Any names familiar to you? I struck out this week. Whether you recognize anyone on the list or not, if today’s your special day I hope you have a great one!
My Work in Progress
I continued moving forward with Ultimate Escalation, completing chapters thirty-seven through forty. My manuscript received another thirty-five reviews, bringing the total to 699. Once again, plenty of suggestions to enhance my writing.
I also updated my manuscript’s outline again. One chapter was deleted while several others were combine, Barring any further changes, there will now be forty-seven chapters when it’s completed.
Here’s another snippet:
The Emirates Airlines flight bounced on the runway at Indira Gandhi International Airport in New Delhi before settling into a smooth roll, jerking as the pilot applied the brakes. A wing tipped in a strong gust of wind as the plane cut onto a taxiway before lurching to a halt at the designated gate.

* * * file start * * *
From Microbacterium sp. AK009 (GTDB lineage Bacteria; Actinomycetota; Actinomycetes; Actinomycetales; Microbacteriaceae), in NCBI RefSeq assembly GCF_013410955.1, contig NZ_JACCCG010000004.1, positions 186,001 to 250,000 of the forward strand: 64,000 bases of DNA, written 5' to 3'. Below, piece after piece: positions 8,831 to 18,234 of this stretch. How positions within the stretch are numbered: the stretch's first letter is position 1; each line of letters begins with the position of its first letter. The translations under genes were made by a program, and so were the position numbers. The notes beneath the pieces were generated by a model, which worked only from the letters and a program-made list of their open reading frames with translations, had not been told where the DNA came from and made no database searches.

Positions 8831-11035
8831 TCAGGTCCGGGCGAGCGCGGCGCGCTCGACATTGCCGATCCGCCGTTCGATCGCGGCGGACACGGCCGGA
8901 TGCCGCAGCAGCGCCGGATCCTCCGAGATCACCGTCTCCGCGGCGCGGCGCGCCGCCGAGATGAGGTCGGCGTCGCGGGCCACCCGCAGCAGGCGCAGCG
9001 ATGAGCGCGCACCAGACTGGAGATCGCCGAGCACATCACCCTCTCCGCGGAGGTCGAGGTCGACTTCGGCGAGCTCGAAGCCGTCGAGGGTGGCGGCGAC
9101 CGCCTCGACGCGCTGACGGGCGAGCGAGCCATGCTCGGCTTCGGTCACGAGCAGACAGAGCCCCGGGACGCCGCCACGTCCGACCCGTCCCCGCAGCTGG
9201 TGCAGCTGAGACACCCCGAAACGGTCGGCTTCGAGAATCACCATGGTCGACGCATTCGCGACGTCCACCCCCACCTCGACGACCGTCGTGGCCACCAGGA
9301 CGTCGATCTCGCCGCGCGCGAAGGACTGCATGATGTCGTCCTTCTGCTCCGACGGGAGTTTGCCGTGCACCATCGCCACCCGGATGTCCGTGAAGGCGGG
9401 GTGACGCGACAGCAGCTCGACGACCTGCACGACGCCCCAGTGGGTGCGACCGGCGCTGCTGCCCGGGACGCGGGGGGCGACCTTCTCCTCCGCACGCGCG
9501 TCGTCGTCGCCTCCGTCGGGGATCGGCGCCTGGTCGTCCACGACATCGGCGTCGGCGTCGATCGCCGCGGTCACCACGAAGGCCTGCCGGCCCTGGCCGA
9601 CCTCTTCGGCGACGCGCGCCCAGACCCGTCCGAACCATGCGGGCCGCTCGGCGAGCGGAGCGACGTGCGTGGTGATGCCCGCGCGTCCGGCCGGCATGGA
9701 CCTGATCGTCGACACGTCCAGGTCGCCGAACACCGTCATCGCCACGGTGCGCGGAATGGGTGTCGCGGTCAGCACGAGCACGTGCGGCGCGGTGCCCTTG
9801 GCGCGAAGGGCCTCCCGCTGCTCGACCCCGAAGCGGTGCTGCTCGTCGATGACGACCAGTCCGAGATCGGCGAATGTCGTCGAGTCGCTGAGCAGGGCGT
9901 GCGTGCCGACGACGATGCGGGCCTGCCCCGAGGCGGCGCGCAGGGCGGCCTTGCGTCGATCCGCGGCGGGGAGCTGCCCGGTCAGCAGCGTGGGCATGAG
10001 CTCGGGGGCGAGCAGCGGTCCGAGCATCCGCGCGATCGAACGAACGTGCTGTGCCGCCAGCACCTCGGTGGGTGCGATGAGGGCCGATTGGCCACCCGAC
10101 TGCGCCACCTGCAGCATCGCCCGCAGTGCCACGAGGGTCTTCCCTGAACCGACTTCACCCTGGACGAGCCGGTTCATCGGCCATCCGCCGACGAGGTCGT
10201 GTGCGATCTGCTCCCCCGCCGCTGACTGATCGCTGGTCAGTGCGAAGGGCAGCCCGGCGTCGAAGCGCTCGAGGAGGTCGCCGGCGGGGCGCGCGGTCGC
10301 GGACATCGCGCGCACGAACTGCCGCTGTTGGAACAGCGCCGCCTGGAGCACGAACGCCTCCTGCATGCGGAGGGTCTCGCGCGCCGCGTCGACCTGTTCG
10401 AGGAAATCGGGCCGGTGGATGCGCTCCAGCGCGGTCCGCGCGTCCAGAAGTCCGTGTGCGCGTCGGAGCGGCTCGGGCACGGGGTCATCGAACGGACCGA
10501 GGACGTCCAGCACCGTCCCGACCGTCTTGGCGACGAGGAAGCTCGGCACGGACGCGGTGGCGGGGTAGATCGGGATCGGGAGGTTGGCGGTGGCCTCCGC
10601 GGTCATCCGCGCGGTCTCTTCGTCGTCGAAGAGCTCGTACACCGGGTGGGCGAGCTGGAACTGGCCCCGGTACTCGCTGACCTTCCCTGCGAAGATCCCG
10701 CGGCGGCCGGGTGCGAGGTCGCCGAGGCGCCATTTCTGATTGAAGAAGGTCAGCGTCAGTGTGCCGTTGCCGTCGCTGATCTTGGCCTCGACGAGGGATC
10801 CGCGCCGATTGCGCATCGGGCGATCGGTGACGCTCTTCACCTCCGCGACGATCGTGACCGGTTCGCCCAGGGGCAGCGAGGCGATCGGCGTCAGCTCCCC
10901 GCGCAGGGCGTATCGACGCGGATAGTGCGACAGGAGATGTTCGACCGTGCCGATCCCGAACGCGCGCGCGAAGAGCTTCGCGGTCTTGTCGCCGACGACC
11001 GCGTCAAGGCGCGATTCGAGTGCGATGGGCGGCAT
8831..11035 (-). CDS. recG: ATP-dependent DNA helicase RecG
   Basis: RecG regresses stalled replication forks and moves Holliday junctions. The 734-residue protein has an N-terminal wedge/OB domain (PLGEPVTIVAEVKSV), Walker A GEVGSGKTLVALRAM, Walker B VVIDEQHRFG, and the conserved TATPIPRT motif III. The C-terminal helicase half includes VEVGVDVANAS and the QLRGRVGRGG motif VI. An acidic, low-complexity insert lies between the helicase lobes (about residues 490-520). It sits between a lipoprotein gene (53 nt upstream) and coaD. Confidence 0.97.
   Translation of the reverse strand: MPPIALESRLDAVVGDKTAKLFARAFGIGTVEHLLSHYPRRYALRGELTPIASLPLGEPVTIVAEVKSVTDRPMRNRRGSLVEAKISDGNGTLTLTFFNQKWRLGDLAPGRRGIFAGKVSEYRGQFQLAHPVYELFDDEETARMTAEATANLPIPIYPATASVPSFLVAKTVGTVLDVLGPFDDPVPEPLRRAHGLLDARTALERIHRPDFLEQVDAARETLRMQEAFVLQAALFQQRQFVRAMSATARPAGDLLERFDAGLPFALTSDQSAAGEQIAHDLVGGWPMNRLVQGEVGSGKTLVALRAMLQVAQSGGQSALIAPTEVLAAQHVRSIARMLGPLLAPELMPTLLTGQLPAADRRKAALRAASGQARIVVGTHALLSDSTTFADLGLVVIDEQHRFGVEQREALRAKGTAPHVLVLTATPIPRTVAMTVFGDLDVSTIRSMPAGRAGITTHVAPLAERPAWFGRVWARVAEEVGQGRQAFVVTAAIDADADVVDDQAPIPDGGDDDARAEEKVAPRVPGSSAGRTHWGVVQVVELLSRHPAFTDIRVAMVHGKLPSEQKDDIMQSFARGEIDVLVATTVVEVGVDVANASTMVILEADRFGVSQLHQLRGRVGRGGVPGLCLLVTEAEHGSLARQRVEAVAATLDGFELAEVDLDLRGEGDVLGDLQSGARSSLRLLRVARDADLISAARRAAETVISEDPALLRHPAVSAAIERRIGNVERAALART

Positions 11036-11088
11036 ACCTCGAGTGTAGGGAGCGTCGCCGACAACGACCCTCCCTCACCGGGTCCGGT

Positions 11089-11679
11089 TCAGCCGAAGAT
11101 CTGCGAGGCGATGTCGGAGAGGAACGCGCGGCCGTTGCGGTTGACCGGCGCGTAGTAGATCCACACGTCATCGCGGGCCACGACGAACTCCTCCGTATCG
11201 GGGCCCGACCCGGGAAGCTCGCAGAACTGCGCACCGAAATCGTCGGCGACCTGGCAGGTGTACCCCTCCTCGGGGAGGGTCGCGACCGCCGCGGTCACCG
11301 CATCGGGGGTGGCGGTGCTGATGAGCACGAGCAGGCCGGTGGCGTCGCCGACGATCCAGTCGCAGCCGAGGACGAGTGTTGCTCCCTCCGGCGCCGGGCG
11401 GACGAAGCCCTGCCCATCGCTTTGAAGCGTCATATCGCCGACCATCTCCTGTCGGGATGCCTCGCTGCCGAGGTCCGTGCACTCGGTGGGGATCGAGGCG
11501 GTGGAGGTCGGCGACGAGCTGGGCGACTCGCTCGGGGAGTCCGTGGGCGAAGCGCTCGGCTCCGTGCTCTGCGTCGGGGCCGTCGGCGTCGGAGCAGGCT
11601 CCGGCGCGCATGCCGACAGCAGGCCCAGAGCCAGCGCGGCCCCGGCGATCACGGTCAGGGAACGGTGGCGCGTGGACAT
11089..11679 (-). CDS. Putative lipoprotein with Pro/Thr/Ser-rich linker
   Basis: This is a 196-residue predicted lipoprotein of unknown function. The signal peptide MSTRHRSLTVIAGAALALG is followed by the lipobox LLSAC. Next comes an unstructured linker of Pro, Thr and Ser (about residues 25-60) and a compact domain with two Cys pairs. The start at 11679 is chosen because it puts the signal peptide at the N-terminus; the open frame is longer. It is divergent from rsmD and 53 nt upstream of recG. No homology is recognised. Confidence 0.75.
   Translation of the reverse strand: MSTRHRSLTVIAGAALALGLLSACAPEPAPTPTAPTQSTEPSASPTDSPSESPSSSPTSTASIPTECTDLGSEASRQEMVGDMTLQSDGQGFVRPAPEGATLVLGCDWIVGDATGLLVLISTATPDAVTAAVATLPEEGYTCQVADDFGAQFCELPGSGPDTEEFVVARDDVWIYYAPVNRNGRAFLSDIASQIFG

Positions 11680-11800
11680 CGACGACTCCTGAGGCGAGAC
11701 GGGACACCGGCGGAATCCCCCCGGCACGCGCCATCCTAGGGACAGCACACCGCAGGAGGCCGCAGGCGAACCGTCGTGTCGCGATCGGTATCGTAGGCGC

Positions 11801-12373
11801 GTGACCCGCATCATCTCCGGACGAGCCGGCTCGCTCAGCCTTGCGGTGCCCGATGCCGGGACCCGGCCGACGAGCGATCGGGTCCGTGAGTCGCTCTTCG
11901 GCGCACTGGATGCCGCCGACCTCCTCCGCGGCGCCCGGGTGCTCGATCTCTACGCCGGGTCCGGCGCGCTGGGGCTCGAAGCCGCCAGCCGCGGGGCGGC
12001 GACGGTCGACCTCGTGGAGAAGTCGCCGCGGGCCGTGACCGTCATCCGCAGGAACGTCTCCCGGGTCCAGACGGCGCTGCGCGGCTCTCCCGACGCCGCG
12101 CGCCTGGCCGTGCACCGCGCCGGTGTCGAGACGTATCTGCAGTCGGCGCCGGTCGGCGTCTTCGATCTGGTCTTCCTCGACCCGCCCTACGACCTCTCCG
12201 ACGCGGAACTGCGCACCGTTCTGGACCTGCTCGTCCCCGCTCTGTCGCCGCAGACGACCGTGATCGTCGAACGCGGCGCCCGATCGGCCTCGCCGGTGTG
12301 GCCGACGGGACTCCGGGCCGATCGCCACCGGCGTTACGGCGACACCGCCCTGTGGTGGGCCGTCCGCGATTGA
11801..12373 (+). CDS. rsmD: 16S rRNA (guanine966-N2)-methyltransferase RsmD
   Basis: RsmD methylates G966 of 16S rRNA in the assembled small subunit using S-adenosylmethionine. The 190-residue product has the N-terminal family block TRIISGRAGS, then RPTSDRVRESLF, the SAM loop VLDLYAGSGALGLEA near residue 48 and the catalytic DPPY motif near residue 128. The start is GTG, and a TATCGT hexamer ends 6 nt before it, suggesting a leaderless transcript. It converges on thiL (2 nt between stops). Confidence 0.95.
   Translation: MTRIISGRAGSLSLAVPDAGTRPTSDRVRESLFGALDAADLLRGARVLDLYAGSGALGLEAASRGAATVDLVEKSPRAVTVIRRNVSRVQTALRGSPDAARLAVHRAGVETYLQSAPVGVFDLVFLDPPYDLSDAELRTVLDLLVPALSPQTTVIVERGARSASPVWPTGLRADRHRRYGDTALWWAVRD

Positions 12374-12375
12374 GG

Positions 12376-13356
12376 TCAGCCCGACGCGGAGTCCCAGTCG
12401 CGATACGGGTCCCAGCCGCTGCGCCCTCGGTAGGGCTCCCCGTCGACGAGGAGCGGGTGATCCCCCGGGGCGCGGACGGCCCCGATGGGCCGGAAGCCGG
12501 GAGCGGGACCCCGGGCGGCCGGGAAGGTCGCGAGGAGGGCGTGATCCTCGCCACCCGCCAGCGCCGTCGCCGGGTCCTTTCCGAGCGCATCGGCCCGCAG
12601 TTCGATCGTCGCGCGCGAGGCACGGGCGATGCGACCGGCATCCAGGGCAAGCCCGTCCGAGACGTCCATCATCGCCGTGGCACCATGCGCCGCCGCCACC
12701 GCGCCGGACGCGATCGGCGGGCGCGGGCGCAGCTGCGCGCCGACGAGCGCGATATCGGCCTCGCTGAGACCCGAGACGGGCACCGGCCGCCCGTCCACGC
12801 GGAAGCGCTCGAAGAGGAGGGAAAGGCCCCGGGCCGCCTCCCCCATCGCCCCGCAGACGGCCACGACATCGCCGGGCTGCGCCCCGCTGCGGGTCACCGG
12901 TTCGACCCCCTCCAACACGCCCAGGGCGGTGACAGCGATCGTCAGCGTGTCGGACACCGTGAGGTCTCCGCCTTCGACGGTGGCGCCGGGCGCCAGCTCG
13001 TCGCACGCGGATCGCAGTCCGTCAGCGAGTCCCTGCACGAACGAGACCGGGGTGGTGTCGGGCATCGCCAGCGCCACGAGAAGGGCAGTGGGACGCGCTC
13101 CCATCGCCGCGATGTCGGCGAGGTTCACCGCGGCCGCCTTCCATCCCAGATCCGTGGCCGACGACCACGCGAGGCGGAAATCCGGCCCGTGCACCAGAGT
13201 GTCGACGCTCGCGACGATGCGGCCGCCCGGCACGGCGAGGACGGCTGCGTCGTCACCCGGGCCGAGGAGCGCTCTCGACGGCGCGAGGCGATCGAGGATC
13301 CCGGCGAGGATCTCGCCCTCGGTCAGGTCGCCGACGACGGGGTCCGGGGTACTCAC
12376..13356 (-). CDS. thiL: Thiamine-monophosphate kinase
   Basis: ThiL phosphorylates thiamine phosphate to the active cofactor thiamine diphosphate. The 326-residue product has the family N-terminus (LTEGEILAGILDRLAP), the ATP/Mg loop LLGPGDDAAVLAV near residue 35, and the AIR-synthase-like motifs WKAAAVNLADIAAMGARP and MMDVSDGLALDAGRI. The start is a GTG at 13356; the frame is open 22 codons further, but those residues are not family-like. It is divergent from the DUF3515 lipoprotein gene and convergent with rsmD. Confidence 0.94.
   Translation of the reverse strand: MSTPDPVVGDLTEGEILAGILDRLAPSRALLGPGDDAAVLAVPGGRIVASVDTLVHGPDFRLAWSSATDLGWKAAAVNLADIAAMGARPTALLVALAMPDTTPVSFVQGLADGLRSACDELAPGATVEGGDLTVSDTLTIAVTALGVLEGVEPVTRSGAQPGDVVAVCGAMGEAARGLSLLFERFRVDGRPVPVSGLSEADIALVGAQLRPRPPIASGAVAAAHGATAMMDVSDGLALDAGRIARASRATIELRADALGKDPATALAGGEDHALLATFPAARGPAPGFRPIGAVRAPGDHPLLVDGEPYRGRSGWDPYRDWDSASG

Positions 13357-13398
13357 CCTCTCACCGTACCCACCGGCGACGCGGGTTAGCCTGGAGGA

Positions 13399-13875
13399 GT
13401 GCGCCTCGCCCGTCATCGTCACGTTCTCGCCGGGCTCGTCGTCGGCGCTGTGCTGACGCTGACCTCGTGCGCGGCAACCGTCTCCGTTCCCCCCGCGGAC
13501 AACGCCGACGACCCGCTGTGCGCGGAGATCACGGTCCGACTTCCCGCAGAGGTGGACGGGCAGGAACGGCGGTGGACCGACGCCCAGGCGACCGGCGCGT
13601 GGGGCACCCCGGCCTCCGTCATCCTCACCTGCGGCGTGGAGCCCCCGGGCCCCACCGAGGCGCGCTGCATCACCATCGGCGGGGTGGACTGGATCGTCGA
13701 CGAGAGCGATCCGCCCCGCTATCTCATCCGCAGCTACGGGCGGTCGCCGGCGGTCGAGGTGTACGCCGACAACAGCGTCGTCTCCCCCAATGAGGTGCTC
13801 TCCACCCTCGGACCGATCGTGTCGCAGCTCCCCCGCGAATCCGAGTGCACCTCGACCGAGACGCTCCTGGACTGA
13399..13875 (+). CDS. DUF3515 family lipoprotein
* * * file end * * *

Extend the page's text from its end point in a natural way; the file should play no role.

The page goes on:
Despite announcements from the cabin crew to remain seated, many passengers undid their seatbelts, jumped to their feet, and pushed toward the exit.
Evelyn shook her head as she turned to Barbara Battersea, one of her Bedlam Charlie teammates. “Despite the dozens of flights I’ve taken over the years, it never ceases to amaze me when people think they’ll disembark before the crew is ready.”
Seconded from New Zealand’s Security and Intelligence Service, petite with an athletic build, Barbara ran her hand over her blonde, spiked hair. “Are you nuts? For the most part, civility disappeared years ago. I’m flabbergasted when a gentleman comes along.” Barbara grinned. “Too bad I can’t carry my Ka-Bar on the plane. I’d clip a few Achilles tendons and let them crawl.”
As the aircraft door finally opened, the impatient passengers surged forward, ignoring safety warnings from the crew.
Evelyn and Barbara opened their seatbelts, stood, and reached up to the overhead bin to collect their bags.
“Let me help you.” Noah Appleman, the quietest team member and originally from Israel’s Sayeret Matkal, dropped his backpack in the aisle as he assisted Evelyn and Barbara.